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Minimum Energy Efficiency
Standards (MEES) FAQS
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Thanks for visiting our resources portal, in this article we aim to answer all frequently asked questions about Minimum Energy Efficiency Standards, from the basics to the more complex questions. If you have a question that you can't find the answer to here then please feel free to get in touch, as we'll be more than happy to help! You can either fill in our contact form or call one of our expert admin team on 0800 170 1201.

Are you a landlord? Check out our MEES Landlord Resource here for relevant information.

What are MEES Regulations?

MEES legislation was first brought into effect in April 2018 and applied to both domestic and commercial rental properties when granting fresh tenancies. This was updated for domestic properties in April 2020 to also cover existing tenancies, meaning that all rental properties must comply regardless of when the tenancy was started. The same will apply for commercial properties from 2023.

MEES regulations require landlords to have a valid EPC with a minimum of an E rating before they can legally let a domestic property or, for commercial properties, grant a fresh tenancy or update/extend an existing one.

What properties do MEES regulations apply to?

MEES regulations apply to both domestic and commercial rental properties.

Who enforces MEES?

MEES regulations are enforced by local authorities.

When does MEES not apply? Are any properties exempt from MEES regulations?

While there is currently no minimum rating requirement for properties that are for sale, since the introduction of MEES legislation many banks and financial institutions have refused to carry out sale transactions or provide finance for F or G rated properties.

There are several categories of property that are exempt from MEES legislation , so if your property falls into these then you can apply to have it added to the MEES Exemptions Register

  • 'High cost' Exemption may apply in cases where the cheapest of the improvements recommended for the property would cost over £3500 to implement, as evidenced by official quotes from 3 seperate installers. This exemption only applies to domestic property.
  • '7 Year Payback' Exemption may apply where it can be demonstrated that the cost of energy efficiency measures required to bring the property up to standard will not pay for themselves through savings made on your energy bills within a 7 year timeframe. This exemption only applies to non-domestic property.
  • 'All Improvements Made' Exemption may apply where it can be demonstrated that all relevant energy efficiency improvements that can be made to the property have been carried out, but the property still has an EPC rating of below an E. This exemption applies to domestic and non-domestic property.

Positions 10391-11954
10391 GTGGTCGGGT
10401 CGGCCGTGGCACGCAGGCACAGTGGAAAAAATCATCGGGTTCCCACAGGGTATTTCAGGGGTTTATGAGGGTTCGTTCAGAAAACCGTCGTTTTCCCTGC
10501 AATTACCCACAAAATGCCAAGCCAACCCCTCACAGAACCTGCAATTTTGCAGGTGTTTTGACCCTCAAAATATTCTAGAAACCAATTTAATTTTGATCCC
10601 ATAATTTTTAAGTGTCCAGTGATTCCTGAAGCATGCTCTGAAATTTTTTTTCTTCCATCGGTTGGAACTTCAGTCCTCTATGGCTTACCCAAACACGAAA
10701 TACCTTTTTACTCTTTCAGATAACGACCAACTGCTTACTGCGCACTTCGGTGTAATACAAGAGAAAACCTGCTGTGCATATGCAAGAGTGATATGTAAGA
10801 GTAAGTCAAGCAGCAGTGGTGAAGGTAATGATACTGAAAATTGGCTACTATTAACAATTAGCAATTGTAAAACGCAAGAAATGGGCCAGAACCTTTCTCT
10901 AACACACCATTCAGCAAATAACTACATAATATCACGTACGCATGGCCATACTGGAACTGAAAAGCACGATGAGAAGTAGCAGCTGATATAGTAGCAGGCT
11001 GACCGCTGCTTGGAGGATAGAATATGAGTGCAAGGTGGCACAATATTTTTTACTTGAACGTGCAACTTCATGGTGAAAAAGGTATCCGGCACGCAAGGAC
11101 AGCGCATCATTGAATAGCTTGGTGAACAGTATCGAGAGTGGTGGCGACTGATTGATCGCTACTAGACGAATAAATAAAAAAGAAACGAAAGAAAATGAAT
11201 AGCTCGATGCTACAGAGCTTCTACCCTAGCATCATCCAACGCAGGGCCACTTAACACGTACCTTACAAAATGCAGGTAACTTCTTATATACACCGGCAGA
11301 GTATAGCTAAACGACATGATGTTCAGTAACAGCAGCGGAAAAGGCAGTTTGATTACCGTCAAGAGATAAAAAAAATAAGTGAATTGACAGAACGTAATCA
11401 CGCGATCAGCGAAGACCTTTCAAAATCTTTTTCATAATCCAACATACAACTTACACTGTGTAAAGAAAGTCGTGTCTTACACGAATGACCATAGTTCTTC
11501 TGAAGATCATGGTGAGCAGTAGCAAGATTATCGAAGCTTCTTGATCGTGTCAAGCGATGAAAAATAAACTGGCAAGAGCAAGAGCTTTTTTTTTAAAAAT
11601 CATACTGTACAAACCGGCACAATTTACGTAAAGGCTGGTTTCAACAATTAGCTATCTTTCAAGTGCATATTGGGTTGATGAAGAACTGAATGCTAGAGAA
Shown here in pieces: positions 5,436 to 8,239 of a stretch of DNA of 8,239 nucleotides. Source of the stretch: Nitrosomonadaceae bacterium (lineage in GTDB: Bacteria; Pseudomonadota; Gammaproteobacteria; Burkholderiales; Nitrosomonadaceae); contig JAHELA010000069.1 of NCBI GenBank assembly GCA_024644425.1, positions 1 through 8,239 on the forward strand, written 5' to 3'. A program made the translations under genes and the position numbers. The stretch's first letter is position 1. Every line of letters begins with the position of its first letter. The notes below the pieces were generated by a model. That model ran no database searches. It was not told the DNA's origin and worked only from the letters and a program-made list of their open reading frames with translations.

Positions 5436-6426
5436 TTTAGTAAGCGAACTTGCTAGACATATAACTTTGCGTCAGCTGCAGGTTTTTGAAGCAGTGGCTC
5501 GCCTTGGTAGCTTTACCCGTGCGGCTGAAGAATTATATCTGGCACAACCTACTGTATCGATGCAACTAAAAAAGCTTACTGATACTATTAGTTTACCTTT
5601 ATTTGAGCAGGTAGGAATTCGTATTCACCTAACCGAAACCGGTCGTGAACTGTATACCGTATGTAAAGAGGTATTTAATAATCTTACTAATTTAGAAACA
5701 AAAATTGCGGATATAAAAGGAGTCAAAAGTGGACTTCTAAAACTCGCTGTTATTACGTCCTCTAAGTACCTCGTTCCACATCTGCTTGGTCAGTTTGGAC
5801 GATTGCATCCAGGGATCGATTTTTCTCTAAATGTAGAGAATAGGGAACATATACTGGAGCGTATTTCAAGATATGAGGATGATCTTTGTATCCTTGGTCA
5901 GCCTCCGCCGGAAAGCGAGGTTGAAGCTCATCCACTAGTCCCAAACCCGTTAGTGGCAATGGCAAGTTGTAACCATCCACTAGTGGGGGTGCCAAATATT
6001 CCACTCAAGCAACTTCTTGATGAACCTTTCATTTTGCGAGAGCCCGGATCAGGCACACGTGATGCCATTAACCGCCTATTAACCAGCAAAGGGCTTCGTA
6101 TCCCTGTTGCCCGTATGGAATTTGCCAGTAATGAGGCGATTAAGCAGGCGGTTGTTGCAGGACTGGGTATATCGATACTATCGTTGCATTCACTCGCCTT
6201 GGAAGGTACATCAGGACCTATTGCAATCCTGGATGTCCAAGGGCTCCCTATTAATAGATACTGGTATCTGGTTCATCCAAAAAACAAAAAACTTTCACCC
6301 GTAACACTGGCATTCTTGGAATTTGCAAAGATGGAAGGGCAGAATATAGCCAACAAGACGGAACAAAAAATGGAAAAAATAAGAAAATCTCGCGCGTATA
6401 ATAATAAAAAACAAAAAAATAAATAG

• 'Wall Insulation' Exemption may apply where wall insulation is required to bring the property up to standard, but for technical reasons cavity, internal or external insulation systems are not suitable for the specific property in question. This exemption applies to domestic and non-domestic property.
  • 'Consent' Exemption may apply where third party consent would be required to install recommended measures, such as in the case of planning permission being needed for the installation of solar panels, but consent has been refused. This exemption applies to domestic and non-domestic property.
  • 'Devaluation' Exemption may apply where it can be demonstrated (through an independent valuation by a RICS surveyor) that installation of recommended energy efficiency measures will devalue the property by over 5%. This exemption applies to domestic and non-domestic property.
  • 'New Landlord' Exemption may apply in specific circumstances where a person has become a landlord suddenly, such as when a new lease has been deemed created by operation of law, or a lease has been granted due to a contractual obligation. If applied for successfully this category of exemption is valid for a period of 6 months.

All categories of exemption except the 'New Landlord' Exemption are valid for a period of 5 years. After this period the landlord must endeavour to improve the property's EPC rating to meet the minimum standards. If this cannot be achieved then a further exemption may be able to be applied for.

What are the Minimum Energy Efficiency Standards?

The minimum rating for rental properties is an E rating.

What are the penalties for not complying with MEES regulations?

The penalty for domestic landlords non-compliance with MEES legislation is a fine of approximately £5000, for commercial landlords it is a fine of up to £150,000.

Do sale properties have to comply with MEES regulations?

No, however since the introduction of MEES legislation many banks and financial institutions have refused to carry out sale transactions or provide finance for F or G rated properties.

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